Being in photography for more than 50 years, I’ve had the pleasure of using many cameras. For years, whenever I wanted to shoot with a twin-lens reflex camera, my camera of choice was always my Rolleiflex. Recently, a Voigtlander Superb became available to me, and the price was fantastic, so I immediately jumped on the offer.
The seller stated this Voigtlander Superb was in excellent working condition and also had the original case. Voigtlander made the Superb with two different lenses. The rarer and challenging to find 7.5cm (75mm) f3.5 Heliar, the one I owned previously. The more common lens is the 7.5cm (75mm) f3.5 Skopar, which this camera had. When I received the camera, there was no mold, mildew, or fungus on the lens, and indeed the camera was in fine working condition. Now it was time to take the camera out for a spin.
Using the Voigtlander Superb
It was time to get myself familiar with the Voigtlander Superb again. Holding the camera is very comfortable. Popping up the viewfinder, I immediately noticed there’s a bubble level in the upper right-hand corner. I liked that. The magnifier is held in place by a small clip, so it doesn’t pop up when you press on the front of the hood like the Rolleiflex’s do.
At least mine didn’t. You focus the Voigtlander Superb by sliding a bar on the bottom of the taking lens. The focusing is very similar to the Minolta Autocord. I prefer this method instead of the focus knob on the side of the camera like the Rolleiflex. It allows me to keep my hands under the camera when focusing. The viewing lens points down when you focus closer, which corrects for parallax (as visible in the image at the top). That’s fantastic.
Looking at the shutter speeds around the Compur shutter, I noticed they are reverse. Then I noticed a small prism/mirror right next to the lens. Holding the camera and looking down allows you to see the shutter speed set in the prism/window. That’s genius. The shutter speeds go from 1/250 to 1 sec, along with ‘T’ and ‘B.’ The aperture settings are f3.5-22 and on a small dial to the right of the viewing and taking lens. When you’re looking down from the top of the camera, you can see the shutter speeds and aperture settings without tilting the camera up to view them. You can easily see the focus distance, which you can see on the top of the viewing lens.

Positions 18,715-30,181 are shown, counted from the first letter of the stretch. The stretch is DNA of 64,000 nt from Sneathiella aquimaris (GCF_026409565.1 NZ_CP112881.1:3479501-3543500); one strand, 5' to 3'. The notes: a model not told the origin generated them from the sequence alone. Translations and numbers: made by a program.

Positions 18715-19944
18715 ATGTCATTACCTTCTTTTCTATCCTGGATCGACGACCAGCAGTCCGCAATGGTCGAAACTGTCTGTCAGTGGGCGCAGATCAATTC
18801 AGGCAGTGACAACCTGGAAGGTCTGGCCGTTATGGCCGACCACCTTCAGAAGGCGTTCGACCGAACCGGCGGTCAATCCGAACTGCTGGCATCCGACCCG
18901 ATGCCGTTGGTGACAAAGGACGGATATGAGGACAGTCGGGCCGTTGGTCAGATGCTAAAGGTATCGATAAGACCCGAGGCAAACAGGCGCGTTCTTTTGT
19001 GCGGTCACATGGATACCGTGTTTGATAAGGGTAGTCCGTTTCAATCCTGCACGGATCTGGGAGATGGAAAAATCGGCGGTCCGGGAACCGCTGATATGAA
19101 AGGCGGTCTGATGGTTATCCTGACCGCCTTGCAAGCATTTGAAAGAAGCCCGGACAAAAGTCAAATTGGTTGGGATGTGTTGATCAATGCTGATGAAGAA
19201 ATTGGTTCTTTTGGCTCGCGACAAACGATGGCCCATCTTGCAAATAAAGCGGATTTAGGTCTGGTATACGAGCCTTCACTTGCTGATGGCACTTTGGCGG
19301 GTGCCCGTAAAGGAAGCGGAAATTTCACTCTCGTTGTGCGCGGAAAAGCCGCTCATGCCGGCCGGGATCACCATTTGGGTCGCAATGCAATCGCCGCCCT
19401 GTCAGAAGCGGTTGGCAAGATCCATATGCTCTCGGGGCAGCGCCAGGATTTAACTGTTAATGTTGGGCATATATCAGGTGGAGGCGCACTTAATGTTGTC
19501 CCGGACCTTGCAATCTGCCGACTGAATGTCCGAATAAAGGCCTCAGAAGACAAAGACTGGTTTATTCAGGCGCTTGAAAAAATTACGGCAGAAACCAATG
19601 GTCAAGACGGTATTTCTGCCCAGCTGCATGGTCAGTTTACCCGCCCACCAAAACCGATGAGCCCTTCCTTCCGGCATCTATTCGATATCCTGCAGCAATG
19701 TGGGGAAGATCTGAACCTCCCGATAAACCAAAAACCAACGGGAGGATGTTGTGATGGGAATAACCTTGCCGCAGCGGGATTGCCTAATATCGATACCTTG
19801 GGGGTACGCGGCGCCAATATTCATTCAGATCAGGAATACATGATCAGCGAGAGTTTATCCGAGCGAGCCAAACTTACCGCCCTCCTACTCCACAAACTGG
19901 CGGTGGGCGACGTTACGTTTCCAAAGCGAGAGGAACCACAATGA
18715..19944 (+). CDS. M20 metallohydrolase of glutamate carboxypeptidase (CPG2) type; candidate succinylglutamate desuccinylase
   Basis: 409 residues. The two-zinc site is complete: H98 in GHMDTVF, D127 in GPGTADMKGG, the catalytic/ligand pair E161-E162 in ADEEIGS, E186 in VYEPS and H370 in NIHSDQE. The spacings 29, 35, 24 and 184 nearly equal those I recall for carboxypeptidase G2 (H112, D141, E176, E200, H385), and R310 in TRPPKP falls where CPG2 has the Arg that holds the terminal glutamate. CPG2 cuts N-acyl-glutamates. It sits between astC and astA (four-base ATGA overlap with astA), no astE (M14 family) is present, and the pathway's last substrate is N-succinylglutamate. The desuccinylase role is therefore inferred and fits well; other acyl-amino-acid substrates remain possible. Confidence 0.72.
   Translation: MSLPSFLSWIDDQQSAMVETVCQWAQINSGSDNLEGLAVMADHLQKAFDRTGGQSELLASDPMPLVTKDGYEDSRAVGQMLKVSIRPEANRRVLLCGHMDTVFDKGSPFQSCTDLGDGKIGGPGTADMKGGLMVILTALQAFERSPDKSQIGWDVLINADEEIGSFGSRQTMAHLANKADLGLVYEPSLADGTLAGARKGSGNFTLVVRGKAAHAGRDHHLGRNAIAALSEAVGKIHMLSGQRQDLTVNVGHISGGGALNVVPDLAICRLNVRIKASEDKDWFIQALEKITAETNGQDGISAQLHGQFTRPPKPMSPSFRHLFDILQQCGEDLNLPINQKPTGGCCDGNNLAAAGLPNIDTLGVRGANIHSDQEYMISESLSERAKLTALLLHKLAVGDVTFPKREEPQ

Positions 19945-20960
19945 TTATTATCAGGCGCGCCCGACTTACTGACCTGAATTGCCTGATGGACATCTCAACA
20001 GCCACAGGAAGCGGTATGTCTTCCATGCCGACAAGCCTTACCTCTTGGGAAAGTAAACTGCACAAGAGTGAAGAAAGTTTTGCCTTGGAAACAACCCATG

Here’s where the Voigtlander Superb gets fun, loading the film. The Voigtlander Superb has a horizontal loading and transport system. If not all other Twin Lens Reflex cameras, the majority use a vertical loading and transport system. On the left side of the camera is an angled bar that attaches to a metal nub on the back. Lifting the bar from the nub and opening it to the left exposes the take-up spool on the camera. Opening the film back to the right reveals where you load the film in the camera. Put the fresh roll of film on the right, and pull the leader across the shutter area to the take-up spool on the left.
Just above the film chamber is an advance lever. Wind the lever to advance the film. Close the back. On the right side of the Voigtlander Superb is the red window. There is an inside cover for the window. It’s opened/closed by the square knob above the red window. I watch until the frame number reaches #1. Then I close the window. Above the square knob is a switch. This switch resets the frame counter, which you can see on the back of the camera. The film advance lever doesn’t automatically stop at the next frame, so you need to advance it until you see the frame number, which is five cranks.
I took the Voigtlander Superb out a couple of times this week. Here are some of the images from the camera.
The Voigtlander Superb is an 80-year-old gem of a camera. It’s easy to load and unload. The ability to see the shutter speed and aperture settings when looking down on the camera is excellent. I enjoy the bubble level in the viewfinder, so I know my camera is level. It fits nicely in my hand and isn’t too heavy. The viewfinder is just a bit dark, but nothing to deter me from using it in the future. I believe I’ll send it in to have them put in a new mirror. The only thing I can think that’s a downfall of the camera is the camera only shoots as high as 1/250. I LOVE the parallax correction from the lenses.
Another oddity is when I processed the film, and the images are across the film sideways instead of running top to bottom. It just kind of surprised me, but putting the negatives in my sleeves, they work better that way. If you run across one for a reasonable price, buy it, and I don’t think you’ll be disappointed. It’s an excellent camera.
I truly appreciate you taking the time to read my post. It does mean a lot to me. If you have comments or concerns about the article or the camera, please drop me a line. I’d love to hear from you. You can find more of my 35mmc reviews here, and more still on my website here.